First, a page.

How to Report Capital Gains on Your Home Sale to the IRS

Blog posted On March 03, 2022

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When you sell your home, you will likely come out with a profit. While most of the profit is yours, part of it will go to Uncle Sam. This is a capital gains tax. To make sure you don’t give the government too much of your profit, follow these steps when filing your capital gains.

  1. Get your Form 8949

Before you get started on your Schedule D Form (used to file your capital gains), you must fill out a Form 8949. Form 8949 has two parts: Part I for short-term assets and Part II for long-term assets. A short-term asset is one that was held for less than one year. A long-term asset is one held for longer than one year. Once you fill out the appropriate part of Form 8949, you can transfer the information to your Schedule D.

  1. Get your Schedule D Form

A Schedule D is a two-page IRS document that helps you report and calculate your gains. On your Schedule D, you will be able to fill out important information about your home sale including:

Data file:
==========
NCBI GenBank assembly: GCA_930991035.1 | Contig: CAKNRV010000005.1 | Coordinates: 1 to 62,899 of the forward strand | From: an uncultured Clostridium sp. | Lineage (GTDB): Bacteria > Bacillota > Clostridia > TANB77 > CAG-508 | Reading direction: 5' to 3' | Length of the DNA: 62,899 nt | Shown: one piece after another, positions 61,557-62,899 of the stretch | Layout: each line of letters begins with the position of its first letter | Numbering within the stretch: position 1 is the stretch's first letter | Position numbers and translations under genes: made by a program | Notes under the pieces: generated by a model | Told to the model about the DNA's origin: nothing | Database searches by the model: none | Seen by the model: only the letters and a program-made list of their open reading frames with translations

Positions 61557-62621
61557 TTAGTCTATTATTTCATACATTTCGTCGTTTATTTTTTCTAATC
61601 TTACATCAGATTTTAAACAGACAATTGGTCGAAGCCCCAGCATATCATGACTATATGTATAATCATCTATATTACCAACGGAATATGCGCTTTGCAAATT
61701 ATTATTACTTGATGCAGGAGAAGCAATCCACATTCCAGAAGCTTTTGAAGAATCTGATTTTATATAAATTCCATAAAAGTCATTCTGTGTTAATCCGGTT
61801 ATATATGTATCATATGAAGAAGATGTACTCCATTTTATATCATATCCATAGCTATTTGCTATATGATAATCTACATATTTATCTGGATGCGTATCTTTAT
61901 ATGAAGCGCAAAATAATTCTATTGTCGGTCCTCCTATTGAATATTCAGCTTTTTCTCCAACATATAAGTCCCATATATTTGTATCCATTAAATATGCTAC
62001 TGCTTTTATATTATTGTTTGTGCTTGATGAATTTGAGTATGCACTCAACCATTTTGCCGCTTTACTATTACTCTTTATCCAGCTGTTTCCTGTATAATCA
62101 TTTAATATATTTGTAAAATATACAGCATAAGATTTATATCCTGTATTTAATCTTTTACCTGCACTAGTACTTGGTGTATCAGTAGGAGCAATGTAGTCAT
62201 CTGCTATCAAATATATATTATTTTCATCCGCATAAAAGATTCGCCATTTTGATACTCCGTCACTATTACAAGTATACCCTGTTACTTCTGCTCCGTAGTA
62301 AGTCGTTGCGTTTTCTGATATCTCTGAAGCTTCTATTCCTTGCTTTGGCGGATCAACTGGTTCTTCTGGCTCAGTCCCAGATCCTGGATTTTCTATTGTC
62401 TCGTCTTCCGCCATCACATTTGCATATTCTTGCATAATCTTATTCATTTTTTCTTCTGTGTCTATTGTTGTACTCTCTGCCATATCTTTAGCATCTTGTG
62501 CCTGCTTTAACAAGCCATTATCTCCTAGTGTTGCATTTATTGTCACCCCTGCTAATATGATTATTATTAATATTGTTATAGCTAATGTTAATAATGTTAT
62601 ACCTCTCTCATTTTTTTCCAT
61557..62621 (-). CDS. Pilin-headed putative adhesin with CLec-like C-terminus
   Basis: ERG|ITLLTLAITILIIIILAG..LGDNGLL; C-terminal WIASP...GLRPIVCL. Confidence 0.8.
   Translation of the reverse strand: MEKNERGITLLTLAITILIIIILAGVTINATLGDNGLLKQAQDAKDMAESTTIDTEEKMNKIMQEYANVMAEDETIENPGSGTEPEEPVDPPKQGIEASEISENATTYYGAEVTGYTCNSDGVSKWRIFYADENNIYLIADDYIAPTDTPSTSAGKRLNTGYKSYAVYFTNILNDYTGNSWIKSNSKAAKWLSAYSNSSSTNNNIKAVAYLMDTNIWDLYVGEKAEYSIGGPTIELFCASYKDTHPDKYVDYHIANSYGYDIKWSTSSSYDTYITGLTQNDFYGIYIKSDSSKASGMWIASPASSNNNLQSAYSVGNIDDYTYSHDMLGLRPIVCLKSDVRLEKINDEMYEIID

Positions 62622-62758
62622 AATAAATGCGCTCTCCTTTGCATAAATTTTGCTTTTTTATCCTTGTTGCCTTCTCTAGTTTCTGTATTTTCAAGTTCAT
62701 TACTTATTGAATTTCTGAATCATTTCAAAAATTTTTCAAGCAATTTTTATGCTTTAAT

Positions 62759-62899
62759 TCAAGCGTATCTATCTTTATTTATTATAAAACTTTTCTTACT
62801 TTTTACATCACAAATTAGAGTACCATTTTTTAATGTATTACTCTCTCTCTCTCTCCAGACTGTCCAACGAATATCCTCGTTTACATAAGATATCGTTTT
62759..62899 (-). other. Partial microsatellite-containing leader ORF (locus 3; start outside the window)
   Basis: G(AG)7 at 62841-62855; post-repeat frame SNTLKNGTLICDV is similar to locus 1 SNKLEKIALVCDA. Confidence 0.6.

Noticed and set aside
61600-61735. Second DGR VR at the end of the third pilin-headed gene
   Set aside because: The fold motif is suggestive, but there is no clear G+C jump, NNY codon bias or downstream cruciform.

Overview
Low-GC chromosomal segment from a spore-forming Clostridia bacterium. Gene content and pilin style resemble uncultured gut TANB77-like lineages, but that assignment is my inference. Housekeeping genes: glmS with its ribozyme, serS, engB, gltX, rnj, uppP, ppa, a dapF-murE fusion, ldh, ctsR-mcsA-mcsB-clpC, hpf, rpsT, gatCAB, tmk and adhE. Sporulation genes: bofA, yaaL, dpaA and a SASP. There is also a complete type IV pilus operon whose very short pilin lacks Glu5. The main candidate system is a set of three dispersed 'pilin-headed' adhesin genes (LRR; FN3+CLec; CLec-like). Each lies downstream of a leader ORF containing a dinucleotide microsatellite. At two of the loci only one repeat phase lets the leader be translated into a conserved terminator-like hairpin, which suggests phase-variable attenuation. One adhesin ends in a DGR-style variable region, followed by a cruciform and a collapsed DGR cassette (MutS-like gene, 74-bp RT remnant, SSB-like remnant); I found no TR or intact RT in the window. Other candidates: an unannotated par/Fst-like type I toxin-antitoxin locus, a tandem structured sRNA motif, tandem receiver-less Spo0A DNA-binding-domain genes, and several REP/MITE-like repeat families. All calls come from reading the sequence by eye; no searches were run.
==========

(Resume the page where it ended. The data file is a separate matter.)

• Total purchase price – The price at which you bought the home.
  • Total sales price – The price at which you sold the home.
  • Dates of purchase and sale – When you bought the home and when you sold the home.
  • Duration of homeownership – If you owned the home for more than one year, it was long-term asset, if you owned the home for less than one year, it was a short-term asset.

Long term assets benefit from a lower tax rate, while short-term assets generally cost more in taxes.

  1. Total your transactions

After you detail your transactions in parts one and two of Schedule D, you will need to combine your purchase and sale information and calculate your gains or losses. Although you likely will not see a net loss on your sale, if you do, don’t fret. While it might not be great news for investing, it can help offset some of your regular income and reduce the taxes you owe. If you calculate a gain, you will be directed to a separate worksheet – either the Qualified Dividends and Capital Gain Tax worksheet or the Schedule D Tax worksheet. Both can be found in the Form 1040 instructions booklet. These will help you determine the appropriate tax level for your gains.

  1. Double check with a tax advisor

Though you can fill out all of this paperwork on your own, it might be a good idea to go over it with a tax professional. Mistakes happen, but when it comes to taxes, it’s better to avoid them if possible.

If you are looking for tax professional recommendations, let us know. If you need help finding out your sales price or purchase price, we would be happy to help. 


Sources: Bankrate